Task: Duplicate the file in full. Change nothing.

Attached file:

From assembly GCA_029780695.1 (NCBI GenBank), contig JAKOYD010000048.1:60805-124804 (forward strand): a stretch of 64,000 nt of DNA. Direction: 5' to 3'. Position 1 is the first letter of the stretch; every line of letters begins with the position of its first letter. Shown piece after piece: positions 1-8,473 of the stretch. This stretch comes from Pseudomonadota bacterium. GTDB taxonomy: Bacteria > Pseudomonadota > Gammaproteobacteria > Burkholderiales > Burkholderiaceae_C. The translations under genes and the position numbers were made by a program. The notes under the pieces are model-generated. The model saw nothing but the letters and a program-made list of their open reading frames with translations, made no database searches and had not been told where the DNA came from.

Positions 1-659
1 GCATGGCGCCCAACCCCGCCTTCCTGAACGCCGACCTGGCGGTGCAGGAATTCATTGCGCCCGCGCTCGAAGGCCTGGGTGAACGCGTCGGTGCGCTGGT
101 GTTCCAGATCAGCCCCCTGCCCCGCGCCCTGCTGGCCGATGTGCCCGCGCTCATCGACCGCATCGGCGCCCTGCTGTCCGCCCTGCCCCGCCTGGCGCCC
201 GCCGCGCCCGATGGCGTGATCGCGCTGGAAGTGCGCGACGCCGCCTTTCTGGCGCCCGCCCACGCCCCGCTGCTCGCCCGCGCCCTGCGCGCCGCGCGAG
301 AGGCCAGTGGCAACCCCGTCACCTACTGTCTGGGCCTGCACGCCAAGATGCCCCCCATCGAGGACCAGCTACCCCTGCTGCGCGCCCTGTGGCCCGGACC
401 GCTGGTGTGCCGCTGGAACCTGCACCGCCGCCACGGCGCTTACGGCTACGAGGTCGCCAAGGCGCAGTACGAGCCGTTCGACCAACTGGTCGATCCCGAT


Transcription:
From assembly GCA_029780695.1 (NCBI GenBank), contig JAKOYD010000048.1:60805-124804 (forward strand): a stretch of 64,000 nt of DNA. Direction: 5' to 3'. Position 1 is the first letter of the stretch; every line of letters begins with the position of its first letter. Shown piece after piece: positions 1-8,473 of the stretch. This stretch comes from Pseudomonadota bacterium. GTDB taxonomy: Bacteria > Pseudomonadota > Gammaproteobacteria > Burkholderiales > Burkholderiaceae_C. The translations under genes and the position numbers were made by a program. The notes under the pieces are model-generated. The model saw nothing but the letters and a program-made list of their open reading frames with translations, made no database searches and had not been told where the DNA came from.

Positions 1-659
1 GCATGGCGCCCAACCCCGCCTTCCTGAACGCCGACCTGGCGGTGCAGGAATTCATTGCGCCCGCGCTCGAAGGCCTGGGTGAACGCGTCGGTGCGCTGGT
101 GTTCCAGATCAGCCCCCTGCCCCGCGCCCTGCTGGCCGATGTGCCCGCGCTCATCGACCGCATCGGCGCCCTGCTGTCCGCCCTGCCCCGCCTGGCGCCC
201 GCCGCGCCCGATGGCGTGATCGCGCTGGAAGTGCGCGACGCCGCCTTTCTGGCGCCCGCCCACGCCCCGCTGCTCGCCCGCGCCCTGCGCGCCGCGCGAG
301 AGGCCAGTGGCAACCCCGTCACCTACTGTCTGGGCCTGCACGCCAAGATGCCCCCCATCGAGGACCAGCTACCCCTGCTGCGCGCCCTGTGGCCCGGACC
401 GCTGGTGTGCCGCTGGAACCTGCACCGCCGCCACGGCGCTTACGGCTACGAGGTCGCCAAGGCGCAGTACGAGCCGTTCGACCAACTGGTCGATCCCGAT